Integrated Crop Management

In-season Management

Meeting the basic needs of the cotton plant is the goal of producers regardless of their location or the production strategies employed.  Getting the crop off to a good start is an important step in managing the crop.  However, a good start does not guarantee high yields or profitability.  A timely, well managed approach to meeting the in-season needs of the crop can help overcome a less than optimal start and help improve yield potential.

Some cotton growing regions present greater challenges to the producer and crop than others.  These challenges include, but are not limited to, one or a combination of pests, soil structure, soil chemistry and environmental conditions.  Regardless of the nature of the challenges, the crop’s response to the growing conditions becomes apparent and often interpreted by evaluation of the roots, rate of node production, internode length, size of fruit abscission scars and fruit present on the plant at the end of the season.

Producers can benefit from guidelines for in-season management to establish criteria for making decisions.  Expert recommendations of best management practices such as those found in the publication, “The First 40 Days™ and Fruiting to Finish™” can be a valuable resource for cotton producers (National Cotton Council of America, 2007).  Additionally, guidelines can often help producers evaluate feedback from the plant in response to cultural practices.  Successful producers have learned to read the plants and respond to the interactions of practices with one another and with the particular limitations inherent to specific fields.

Monitoring the Crop

By quantifying several growth parameters of the cotton plant, producers can identify potential problems and reconsider their management decisions while there is still time to address issues (Landivar and Benedict, 1996).  This management approach requires growers to set aside the time and effort to collect and interpret data.  Early approaches to plant mapping were very labor intensive and often required every fruiting site on the plant to be recorded.  Plant mapping does not have to be complicated to provide useful information.  In fact, the simpler it is, the more likely it will be used.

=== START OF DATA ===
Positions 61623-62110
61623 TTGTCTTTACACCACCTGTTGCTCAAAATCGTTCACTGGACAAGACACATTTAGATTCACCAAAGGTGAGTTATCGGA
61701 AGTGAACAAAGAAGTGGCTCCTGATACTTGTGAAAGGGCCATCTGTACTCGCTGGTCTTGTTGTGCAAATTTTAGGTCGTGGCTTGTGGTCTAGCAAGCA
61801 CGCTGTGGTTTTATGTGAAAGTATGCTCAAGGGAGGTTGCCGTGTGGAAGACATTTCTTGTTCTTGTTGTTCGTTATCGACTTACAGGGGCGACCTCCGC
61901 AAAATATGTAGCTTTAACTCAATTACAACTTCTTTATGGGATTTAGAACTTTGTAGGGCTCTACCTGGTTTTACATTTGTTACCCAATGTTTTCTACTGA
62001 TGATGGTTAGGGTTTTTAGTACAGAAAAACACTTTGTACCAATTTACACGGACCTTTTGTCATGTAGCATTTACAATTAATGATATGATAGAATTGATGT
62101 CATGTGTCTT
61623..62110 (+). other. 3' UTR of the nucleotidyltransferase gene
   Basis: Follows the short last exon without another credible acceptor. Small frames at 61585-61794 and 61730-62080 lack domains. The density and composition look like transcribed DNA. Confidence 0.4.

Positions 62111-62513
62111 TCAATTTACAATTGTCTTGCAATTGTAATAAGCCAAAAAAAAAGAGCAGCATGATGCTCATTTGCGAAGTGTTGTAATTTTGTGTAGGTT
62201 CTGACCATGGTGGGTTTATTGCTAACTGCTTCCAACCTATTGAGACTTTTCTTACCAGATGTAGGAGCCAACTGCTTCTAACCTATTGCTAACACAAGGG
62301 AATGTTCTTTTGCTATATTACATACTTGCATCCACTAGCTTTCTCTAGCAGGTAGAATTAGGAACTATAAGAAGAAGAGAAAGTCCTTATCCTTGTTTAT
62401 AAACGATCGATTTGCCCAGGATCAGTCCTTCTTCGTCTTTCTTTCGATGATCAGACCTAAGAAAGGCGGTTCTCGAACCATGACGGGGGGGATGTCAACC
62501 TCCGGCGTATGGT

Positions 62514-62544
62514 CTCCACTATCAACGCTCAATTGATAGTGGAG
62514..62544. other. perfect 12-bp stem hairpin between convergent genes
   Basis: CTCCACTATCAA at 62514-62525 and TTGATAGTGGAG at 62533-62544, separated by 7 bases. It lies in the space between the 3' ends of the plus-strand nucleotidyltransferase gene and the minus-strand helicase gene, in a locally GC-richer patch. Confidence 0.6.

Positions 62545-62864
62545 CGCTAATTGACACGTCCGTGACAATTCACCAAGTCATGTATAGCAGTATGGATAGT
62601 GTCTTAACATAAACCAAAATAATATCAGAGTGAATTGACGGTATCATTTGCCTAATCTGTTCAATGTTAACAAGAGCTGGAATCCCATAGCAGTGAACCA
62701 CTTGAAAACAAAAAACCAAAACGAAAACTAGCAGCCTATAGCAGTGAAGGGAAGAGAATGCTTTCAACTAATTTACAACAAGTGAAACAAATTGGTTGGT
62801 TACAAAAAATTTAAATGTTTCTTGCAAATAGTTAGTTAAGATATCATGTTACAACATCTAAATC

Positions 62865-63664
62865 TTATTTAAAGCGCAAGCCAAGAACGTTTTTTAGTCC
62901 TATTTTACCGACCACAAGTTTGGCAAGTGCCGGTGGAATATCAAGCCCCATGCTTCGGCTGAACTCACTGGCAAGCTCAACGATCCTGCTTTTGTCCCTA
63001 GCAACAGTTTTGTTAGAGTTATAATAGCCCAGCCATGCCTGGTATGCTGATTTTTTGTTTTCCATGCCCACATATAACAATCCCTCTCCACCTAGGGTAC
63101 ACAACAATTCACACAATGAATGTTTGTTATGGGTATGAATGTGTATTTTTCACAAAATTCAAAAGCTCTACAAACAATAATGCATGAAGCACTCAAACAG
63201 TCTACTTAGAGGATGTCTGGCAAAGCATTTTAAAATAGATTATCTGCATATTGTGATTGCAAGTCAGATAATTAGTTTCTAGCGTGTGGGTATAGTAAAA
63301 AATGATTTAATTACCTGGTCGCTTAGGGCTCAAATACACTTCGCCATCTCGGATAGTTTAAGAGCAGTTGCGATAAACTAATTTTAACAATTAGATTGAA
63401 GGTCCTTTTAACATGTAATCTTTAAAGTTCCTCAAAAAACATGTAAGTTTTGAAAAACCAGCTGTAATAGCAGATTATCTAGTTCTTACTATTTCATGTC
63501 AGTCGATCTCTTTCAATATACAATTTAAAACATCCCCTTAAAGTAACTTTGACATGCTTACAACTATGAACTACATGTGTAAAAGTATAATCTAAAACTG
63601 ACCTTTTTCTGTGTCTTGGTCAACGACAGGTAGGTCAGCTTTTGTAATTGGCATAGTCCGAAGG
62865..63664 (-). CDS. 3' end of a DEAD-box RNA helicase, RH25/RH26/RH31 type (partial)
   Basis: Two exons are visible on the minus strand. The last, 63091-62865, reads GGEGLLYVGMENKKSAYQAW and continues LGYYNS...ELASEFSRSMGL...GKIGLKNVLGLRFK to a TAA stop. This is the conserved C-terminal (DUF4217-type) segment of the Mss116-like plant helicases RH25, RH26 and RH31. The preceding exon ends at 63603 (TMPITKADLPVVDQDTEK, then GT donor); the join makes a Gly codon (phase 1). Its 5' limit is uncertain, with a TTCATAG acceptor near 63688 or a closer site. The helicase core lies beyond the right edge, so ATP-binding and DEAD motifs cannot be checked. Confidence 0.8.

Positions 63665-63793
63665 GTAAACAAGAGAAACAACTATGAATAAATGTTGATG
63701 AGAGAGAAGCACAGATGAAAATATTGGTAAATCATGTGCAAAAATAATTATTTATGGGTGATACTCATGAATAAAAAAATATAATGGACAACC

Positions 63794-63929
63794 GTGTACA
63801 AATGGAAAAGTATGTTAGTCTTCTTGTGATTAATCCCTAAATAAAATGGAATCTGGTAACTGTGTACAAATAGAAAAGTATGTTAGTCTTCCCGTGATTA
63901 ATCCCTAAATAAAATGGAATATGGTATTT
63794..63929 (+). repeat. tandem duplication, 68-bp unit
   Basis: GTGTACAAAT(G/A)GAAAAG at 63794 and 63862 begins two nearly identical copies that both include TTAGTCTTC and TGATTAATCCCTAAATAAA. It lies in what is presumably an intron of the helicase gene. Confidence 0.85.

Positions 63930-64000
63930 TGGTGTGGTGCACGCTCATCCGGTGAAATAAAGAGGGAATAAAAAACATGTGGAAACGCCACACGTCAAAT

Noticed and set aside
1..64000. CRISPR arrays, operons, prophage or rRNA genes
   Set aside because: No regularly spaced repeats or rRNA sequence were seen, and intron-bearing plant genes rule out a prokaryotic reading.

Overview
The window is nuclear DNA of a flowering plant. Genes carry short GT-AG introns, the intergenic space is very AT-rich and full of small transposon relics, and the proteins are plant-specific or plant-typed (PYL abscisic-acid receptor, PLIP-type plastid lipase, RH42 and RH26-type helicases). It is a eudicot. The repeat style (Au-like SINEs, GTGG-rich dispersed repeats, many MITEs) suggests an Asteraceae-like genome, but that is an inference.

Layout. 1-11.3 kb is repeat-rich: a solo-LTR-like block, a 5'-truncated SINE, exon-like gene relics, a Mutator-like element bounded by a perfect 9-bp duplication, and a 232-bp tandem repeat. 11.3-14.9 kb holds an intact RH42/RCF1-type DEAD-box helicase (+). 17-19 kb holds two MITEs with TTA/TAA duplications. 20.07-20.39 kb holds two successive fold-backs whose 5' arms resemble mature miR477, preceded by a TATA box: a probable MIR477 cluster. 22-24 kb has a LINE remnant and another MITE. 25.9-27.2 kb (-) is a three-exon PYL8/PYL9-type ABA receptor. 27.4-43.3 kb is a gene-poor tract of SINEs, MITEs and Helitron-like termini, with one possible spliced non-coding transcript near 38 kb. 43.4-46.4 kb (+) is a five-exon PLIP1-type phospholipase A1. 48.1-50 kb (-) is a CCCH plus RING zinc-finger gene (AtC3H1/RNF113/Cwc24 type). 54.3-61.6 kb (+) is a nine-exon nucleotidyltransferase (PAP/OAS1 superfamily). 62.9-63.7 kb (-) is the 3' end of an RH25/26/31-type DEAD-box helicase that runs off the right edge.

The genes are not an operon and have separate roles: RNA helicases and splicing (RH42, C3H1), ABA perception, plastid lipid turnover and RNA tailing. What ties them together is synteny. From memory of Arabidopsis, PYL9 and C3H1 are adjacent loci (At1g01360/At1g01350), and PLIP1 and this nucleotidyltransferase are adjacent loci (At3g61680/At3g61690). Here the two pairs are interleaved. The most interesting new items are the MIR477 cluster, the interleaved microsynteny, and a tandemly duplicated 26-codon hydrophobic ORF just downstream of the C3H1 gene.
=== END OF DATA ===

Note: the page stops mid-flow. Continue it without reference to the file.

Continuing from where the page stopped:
From emergence to flowering, the producer’s greatest concerns often center on having an acceptable growth rate and adequate fruit retention once squaring begins.  After flowering, NAWF values provide producers insight to boll-loading stress and assists with end-of the-season crop termination decisions (Oosterhuis et al., 2008).  Plant mapping offers producers the ability to track and summarize this information and identify fields that may need additional attention.




Figure 1. The COTMAN computerized cotton management program instructs users to collect presence or absence of first position squares beginning at first square which generally occurs 35 days after planting.  Prior to flowering all fruiting nodes are squaring nodes.  At first flower, 60 days after planting, users collect node above white flower (NAWF) data.  This data also represents squaring nodes on the plant.  Cutout, NAWF=5, generally occurs 80 days after planting.  The graph shape of squaring nodes from first square to cutout represents the Target Development Curve of COTMAN (Teague and Danforth, 2008).

A simple approach is to break the growing season down into stages.  When mapping cotton it makes sense to break the season into presquare (from emergence to first square), squaring (from first square to first bloom), flowering (from first flower until cutout) and cutout (from cutout to harvest).  After dividing the season, it is important to prioritize the parameters to measure during each stage.  Experienced field scouts that use plant monitoring as a tool are reluctant to invest time in collecting data that is difficult to interpret or not useful in making management decisions for specific stages.  However, when monitoring tools are useful in making more efficient decisions at the farm level, these techniques are readily used by more progressive field scouts.  The benefits of monitoring generally outweigh the costs (Hogan et al., 2008).